"Party with Parker"
November 22, 2021
Laurel Heights Church
227 West Woodlawn Ave., SA, TX
annual Food and Fund Drive, benefitting the San Antonio Food Bank
Jon Kimura Parker, piano
Eric Gratz, violin
Aloysia Friedmann, viola
Elizabeth Klein Teplitsky, flute
Zachary Hammond, oboe
Ilya Shterenberg, clarinet
Sharon Kuster, bassoon
Andrew Warfield, horn
Handel/Halvorsen - Sarabande con Variazioni for Violin and Viola
Rebecca Clarke - Morpheus for Viola and Piano
William Hirtz - Fantasy on “Wizard of Oz” based on themes by Harold Arlen and Herbert Stothart
Arvo Pärt - Fratres for Violin and Piano
Francis Poulenc – Sextet FP100 for piano and winds
I. Allegro Vivace
II. Divertissement: Andantino
III. Finale: Prestissimo
This concert is sponsored in part by a generous gift from Denny Ware, and a grant from the Russell Hill Rogers Foundation.
Tonight's piano has been generously donated by: Alamo Music Center.
*programs and personnel subject to change
Program Notes, written by Mark Teplitsky
Sarabande con Variazioni
Johan Halvorsen, born in Norway, is a rare example of a famous musician whose life almost never ventured outside the Scandinavian countries. A violin prodigy from start, Halvorsen was appointed to be the concertmaster of the Bergen Philharmonic Orchestra (Norway) at age 21, in part through the recommendation of his good friend Edvard Grieg. This job was soon replaced by a violin professorship at the Helsinki Music Institute. Here he met pianist and composer Ferruccio Busoni, who was famous, among other things, for his piano arrangement of Bach’s Chaconne for Solo Violin. It was Busoni who encouraged Halvorsen to pursue composition and conducting. In 1899, Norway’s National Theatre was built in Oslo and Halvorsen was invited to hold the organization’s first conductor job. In the decades that followed, Halvorsen wrote his best-known music, a large majority of it being for the theatre. Originally written for a church concert, Halvorsen’s Sarabande con Variazioni is an arrangement for violin and viola of Handel’s slow movement from the Keyboard Suite in d minor, HWV 437. While the first half of the work remains Baroque in style, the variations push the music in both lyricism and virtuosity.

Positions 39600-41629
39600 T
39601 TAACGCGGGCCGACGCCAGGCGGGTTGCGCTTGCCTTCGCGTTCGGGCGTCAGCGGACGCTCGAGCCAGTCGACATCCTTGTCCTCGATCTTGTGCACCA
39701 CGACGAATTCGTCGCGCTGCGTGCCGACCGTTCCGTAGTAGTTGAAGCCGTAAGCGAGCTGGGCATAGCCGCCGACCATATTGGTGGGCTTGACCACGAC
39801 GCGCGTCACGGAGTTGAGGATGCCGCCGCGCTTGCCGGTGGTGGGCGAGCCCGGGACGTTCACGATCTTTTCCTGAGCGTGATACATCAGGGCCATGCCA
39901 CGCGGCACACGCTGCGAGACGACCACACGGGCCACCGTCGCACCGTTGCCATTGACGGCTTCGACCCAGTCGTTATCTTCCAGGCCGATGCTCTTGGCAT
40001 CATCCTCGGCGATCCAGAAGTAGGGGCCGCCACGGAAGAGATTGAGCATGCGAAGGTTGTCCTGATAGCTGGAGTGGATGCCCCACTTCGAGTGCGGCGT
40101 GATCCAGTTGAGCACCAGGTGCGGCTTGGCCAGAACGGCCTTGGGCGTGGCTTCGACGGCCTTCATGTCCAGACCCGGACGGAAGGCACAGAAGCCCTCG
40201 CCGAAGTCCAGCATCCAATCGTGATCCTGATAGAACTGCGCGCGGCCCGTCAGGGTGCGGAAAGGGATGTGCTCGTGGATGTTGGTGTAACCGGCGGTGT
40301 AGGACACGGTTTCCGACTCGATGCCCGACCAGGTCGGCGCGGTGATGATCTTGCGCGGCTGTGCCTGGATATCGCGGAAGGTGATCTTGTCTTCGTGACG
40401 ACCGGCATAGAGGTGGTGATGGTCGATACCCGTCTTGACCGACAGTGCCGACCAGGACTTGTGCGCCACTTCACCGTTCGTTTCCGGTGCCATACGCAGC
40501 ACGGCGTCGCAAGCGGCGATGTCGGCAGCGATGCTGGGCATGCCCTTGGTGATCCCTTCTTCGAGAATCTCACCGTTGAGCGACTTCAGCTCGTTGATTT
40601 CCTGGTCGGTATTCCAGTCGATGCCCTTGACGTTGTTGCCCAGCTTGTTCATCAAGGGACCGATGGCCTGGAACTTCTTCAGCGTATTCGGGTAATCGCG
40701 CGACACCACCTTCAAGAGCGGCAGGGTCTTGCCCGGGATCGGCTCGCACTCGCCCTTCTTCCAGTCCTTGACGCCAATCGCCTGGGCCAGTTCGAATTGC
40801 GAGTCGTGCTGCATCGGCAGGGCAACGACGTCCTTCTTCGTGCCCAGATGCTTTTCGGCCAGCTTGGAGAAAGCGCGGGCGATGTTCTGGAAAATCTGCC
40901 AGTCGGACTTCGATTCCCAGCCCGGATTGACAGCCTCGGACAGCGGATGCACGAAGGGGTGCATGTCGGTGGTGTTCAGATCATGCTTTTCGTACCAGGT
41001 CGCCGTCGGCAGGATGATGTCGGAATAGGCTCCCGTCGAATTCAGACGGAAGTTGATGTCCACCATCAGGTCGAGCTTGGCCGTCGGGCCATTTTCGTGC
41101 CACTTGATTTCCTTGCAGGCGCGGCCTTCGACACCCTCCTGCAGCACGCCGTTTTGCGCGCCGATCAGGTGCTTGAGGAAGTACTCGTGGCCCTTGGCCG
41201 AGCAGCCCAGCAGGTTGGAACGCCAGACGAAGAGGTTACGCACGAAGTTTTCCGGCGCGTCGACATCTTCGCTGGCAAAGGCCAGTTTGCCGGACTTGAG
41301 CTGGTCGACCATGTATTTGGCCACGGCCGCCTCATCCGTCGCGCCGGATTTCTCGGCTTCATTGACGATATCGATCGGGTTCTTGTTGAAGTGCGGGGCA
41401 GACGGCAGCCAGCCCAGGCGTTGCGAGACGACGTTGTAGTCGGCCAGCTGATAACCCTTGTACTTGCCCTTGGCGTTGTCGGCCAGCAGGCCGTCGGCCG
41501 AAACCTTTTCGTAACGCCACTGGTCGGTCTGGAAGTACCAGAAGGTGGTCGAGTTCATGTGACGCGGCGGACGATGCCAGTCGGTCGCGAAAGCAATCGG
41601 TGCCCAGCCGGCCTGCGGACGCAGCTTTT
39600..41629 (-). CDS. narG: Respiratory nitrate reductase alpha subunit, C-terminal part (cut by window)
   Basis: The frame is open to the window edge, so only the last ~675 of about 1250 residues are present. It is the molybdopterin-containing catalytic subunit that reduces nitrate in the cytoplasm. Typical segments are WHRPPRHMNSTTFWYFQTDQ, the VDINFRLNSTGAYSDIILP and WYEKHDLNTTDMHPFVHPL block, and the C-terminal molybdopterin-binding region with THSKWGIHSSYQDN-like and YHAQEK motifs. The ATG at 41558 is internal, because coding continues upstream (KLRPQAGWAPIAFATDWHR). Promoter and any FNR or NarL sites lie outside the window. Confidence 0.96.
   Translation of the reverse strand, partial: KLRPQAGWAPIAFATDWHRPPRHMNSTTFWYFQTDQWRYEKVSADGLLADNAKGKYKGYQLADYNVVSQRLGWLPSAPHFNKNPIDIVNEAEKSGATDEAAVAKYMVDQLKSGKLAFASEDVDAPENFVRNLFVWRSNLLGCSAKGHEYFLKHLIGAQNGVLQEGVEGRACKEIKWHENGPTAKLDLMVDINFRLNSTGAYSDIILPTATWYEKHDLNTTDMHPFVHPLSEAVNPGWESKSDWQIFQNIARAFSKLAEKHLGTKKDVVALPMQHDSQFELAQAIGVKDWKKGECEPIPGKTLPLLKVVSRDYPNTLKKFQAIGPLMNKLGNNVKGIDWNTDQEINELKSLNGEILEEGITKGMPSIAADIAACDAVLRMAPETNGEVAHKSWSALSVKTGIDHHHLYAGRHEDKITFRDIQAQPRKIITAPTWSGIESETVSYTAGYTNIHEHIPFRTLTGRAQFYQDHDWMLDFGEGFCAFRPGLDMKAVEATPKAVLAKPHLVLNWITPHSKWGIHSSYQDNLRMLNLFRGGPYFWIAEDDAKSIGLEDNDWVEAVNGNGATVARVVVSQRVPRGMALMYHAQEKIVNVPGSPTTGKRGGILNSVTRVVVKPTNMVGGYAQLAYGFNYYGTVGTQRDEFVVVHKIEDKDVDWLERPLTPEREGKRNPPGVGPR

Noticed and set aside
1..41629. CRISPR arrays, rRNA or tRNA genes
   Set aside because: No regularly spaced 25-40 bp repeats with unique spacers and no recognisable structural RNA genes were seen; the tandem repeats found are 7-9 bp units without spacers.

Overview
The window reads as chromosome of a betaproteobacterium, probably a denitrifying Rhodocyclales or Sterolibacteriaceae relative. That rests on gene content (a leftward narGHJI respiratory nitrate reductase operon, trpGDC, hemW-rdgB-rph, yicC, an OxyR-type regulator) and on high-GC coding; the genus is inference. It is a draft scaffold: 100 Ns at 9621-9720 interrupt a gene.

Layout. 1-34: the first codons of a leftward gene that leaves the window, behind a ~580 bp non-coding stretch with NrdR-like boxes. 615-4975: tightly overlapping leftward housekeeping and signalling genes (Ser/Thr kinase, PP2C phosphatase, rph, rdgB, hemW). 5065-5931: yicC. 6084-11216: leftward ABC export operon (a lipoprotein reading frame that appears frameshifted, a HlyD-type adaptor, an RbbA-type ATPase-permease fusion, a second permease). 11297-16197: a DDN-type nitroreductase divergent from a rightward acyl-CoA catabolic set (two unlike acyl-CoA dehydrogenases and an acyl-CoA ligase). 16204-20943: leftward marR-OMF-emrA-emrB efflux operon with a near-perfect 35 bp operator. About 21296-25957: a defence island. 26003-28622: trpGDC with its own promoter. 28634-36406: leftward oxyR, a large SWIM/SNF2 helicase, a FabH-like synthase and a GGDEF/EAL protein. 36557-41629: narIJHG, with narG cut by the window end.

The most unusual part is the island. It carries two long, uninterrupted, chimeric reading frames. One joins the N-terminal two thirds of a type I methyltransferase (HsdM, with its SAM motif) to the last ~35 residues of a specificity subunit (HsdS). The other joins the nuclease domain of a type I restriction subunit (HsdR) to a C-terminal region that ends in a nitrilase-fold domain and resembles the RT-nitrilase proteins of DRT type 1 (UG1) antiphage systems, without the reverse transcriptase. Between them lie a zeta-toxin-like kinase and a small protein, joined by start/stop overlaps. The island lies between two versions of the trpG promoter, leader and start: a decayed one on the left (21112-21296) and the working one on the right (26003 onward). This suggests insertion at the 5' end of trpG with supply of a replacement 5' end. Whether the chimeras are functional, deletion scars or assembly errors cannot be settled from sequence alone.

Rebecca Clarke (1886-1979)
Morpheus for Viola and Piano
British-American Classical composer, Rebecca Clarke, was recognized throughout her life as one of the best virtuoso viola players of her time. In fact, she was one of the first women to ever be hired for a professional orchestral position when invited to join the section of the Queen’s Hall Orchestra under the baton of Sir Henry Wood. Clarke attended the Royal College of Music for composition as one of Sir Charles Stanford’s first female students. Having already performed across Europe and the United States with classical legends such as Heifetz, Casals, Rubinstein, Schnabel, Monteux and Szell, Rebecca Clarke decided to try her hand at composing and submitted a Sonata for viola and piano for an Elizabeth Sprague Coolidge sponsored composition competition in 1919. There she tied for first with renowned composer Ernest Bloch, propelling her career to international fame with violists across the globe racing to own a copy of the J. & W. Chester publication of the sonata. Morpheus for Viola and Piano, composed one year before the Sonata, is Clarke’s first significant work and clearly influenced by the French Impressionist writing of Claude Debussy. Clarke premiered Morpheus, alongside her other compositions, but under a different name, that of Anthony Trent. She was not surprised later that evening to hear that the Trent composition was far superior to that of Clarke’s; commentary that only fueled Clarke forward.